Why Can’t Uncle Come Home? is a one-of-a-kind children’s picture book for children struggling with the wrongful conviction of a loved one. This amazing story, written by Christiane Joy Allison and illustrated by Liz Shine, is scheduled for release in late 2017.
You can now PRE-ORDER copies of the book that are signed by the author and illustrator through this campaign!
Christiane and Liz have worked together on numerous projects in the past. They have an outstanding history working together, and are very excited to launch Why Can’t Uncle Come Home? as the first book in the Where Is Uncle? series; which will address other issues children face with the rightful or wrongful incarceration of a loved one.
In the story, Timmy and his little sister Kate are struggling with the wrongful conviction and imprisonment of their beloved, innocent Uncle. Inspired by the author’s real-life niece and nephew, Timmy and Kate walk-through experiences that are common to children in these types of tragedies. Timmy and Kate suddenly lose access to Uncle. They watch Auntie to go through the process of losing her home. Timmy eventually gets to visit Uncle, and ask the ever-present question, “Why can’t Uncle come home?”
The National Registry of Exonerations has tracked more than 2,000 exonerations of the innocent in the U.S. since 1989. The sad fact is, this is really only the tip of the iceberg in comparison to those who still sit in prison, unable to prove their innocence or overcome arbitrary rules of the court that keep them imprisoned. If only a single child was attached to each one of these individuals – not only as a parent but just as someone in their life who is important to them – we automatically know there are thousands of children across the world who have experienced wrongful conviction directly, and are still continuing to experience it. The average amount of time an innocent person spends in prison before being exonerated is eight years. That means these children are growing up with this as a defining part of reality in their childhood, and they need to know they’re not alone.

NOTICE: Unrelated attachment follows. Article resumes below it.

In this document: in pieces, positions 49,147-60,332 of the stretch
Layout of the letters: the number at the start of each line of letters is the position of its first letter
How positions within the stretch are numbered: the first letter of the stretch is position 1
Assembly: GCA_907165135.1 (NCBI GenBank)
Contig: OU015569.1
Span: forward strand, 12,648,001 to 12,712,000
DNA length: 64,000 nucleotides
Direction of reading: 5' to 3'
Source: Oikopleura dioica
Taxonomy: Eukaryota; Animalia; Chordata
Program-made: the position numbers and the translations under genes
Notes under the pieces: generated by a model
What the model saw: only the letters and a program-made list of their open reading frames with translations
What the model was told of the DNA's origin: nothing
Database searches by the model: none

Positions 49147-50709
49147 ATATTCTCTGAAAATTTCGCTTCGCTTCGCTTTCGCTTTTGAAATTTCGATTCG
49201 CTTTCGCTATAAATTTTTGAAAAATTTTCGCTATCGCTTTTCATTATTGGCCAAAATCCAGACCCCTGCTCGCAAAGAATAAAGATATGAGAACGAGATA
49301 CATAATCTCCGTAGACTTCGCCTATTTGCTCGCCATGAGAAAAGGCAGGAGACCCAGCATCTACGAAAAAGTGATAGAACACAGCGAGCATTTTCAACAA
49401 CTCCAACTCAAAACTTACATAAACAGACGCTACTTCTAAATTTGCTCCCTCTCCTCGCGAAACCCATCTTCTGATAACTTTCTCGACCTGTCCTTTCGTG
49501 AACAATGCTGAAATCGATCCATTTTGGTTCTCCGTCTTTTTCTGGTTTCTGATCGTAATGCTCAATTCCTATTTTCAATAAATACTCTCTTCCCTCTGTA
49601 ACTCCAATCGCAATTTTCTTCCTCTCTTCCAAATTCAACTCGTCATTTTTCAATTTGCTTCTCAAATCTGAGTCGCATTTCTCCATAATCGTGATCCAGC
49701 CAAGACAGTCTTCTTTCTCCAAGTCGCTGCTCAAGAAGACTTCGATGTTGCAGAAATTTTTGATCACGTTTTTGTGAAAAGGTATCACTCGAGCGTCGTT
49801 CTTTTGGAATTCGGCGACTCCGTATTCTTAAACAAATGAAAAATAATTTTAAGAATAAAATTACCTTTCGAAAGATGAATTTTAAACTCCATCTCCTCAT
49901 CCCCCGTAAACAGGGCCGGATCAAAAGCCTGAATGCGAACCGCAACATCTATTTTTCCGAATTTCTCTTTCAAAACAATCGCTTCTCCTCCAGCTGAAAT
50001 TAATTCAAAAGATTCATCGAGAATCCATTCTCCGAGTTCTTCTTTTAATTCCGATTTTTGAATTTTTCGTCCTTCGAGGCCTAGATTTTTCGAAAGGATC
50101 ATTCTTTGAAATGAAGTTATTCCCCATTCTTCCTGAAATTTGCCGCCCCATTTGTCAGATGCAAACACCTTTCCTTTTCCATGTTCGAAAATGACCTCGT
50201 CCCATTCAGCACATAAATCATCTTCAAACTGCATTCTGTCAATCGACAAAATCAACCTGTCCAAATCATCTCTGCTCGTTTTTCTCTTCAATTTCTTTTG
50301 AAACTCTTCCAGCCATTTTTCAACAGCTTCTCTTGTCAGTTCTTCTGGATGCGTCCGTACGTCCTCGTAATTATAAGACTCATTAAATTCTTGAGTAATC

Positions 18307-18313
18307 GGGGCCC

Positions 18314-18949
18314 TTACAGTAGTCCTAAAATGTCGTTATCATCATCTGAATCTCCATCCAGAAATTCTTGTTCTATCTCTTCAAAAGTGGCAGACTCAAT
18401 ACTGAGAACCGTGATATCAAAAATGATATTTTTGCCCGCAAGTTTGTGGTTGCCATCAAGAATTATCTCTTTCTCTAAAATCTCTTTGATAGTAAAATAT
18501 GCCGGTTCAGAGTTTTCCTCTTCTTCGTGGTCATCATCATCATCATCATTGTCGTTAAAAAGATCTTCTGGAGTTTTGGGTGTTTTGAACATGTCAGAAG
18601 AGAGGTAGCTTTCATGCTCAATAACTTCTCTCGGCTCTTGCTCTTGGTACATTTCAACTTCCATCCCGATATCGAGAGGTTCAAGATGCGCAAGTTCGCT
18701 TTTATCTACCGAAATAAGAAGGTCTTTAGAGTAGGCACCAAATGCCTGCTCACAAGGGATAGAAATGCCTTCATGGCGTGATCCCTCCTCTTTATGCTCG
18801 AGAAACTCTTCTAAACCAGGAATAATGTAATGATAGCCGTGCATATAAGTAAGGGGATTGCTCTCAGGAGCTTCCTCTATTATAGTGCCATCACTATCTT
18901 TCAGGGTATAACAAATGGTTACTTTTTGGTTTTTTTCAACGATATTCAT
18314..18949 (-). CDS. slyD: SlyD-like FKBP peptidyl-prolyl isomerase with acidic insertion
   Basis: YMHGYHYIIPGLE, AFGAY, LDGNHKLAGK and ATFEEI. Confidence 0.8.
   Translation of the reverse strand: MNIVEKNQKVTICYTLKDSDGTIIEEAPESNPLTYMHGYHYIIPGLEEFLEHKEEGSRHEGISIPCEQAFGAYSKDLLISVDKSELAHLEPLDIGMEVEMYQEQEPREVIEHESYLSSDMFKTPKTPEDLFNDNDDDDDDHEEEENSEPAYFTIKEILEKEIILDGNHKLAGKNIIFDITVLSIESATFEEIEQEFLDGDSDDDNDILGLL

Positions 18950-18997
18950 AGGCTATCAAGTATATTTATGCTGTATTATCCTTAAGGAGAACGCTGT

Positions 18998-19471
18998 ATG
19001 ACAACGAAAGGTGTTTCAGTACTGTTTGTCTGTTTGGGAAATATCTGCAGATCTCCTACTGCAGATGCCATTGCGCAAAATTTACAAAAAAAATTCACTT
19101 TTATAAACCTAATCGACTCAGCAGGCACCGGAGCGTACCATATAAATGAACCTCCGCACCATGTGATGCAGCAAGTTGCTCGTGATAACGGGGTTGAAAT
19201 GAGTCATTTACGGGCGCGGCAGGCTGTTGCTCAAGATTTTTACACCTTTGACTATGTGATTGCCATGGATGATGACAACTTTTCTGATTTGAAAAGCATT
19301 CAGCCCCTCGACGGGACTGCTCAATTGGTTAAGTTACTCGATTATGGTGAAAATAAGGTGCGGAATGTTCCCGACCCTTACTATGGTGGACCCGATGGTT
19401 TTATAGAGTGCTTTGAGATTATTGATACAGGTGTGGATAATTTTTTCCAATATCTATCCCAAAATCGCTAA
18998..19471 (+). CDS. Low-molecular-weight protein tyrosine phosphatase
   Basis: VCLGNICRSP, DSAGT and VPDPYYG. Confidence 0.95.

There are many people in the United States who are wrongfully convicted because the wrong person was accused of a crime. However, there are also many individuals wrongfully convicted for a crime that never actually occurred. Adults often struggle with how to explain these situations to their children. They may feel so wronged and wounded about the experience themselves, that they have a hard time putting into words the real reason their loved one cannot come back to them. This book aims to be able to have that conversation in a healthy way.
In our story, Mama uses the example of a vase that fell off of a shelf and broke to help Timmy and Kate understand what happened to Uncle. No one is actually at fault for the vase breaking, but Timmy blamed Kate because he knew that he wasn’t the culprit. Wrongful conviction is a really complex issue with many different causes, but this example simplifies the real problem in a way a child can understand. Ultimately, they know that Uncle has been blamed for something he didn’t really do, and that there are many people that love him who are working hard to help everyone else understand the truth.
Your donations will go directly to the costs of printing and distribution of the book. Whether you have a little or a lot to pledge to this critical project, there’s a whole menu of options to choose from! Lower-level awards allow you to PRE-ORDER copies of the book that are personally signed by both the author and the illustrator straight from the presses. Larger amounts allow you or your organization to be listed as a sponsor of the book with your name actually printed on the inside! Last but not least, the largest contribution category allows you to have a more direct and personal experience with the author.
Getting Why Can’t Uncle Come Home? out into the hands of the public is critical! Children all over the world have loved ones who are incarcerated, and an unknown number of those are actually wrongful convictions. It is our hope that Timmy and Kate will let these children know that there are others who understand what they’re going through. It doesn’t make it right, but can hopefully help them reorient their thoughts into how to stay positive, and how to help during the long period of time they will likely have to wait.
Risks and challenges